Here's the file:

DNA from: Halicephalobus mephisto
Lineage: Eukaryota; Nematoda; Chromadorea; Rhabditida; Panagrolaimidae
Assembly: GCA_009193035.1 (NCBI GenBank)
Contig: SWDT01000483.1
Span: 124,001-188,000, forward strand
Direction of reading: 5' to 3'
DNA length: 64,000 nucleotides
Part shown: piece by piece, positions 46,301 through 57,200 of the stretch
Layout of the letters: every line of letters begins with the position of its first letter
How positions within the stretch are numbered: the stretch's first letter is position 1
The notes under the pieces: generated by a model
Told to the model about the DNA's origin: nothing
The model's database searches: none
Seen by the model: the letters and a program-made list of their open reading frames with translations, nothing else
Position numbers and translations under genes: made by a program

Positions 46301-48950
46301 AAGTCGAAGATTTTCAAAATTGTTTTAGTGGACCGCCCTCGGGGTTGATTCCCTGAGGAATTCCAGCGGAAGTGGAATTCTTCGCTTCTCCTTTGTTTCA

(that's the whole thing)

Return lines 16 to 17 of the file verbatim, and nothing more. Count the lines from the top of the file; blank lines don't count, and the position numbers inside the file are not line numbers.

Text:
Positions 46301-48950
46301 AAGTCGAAGATTTTCAAAATTGTTTTAGTGGACCGCCCTCGGGGTTGATTCCCTGAGGAATTCCAGCGGAAGTGGAATTCTTCGCTTCTCCTTTGTTTCA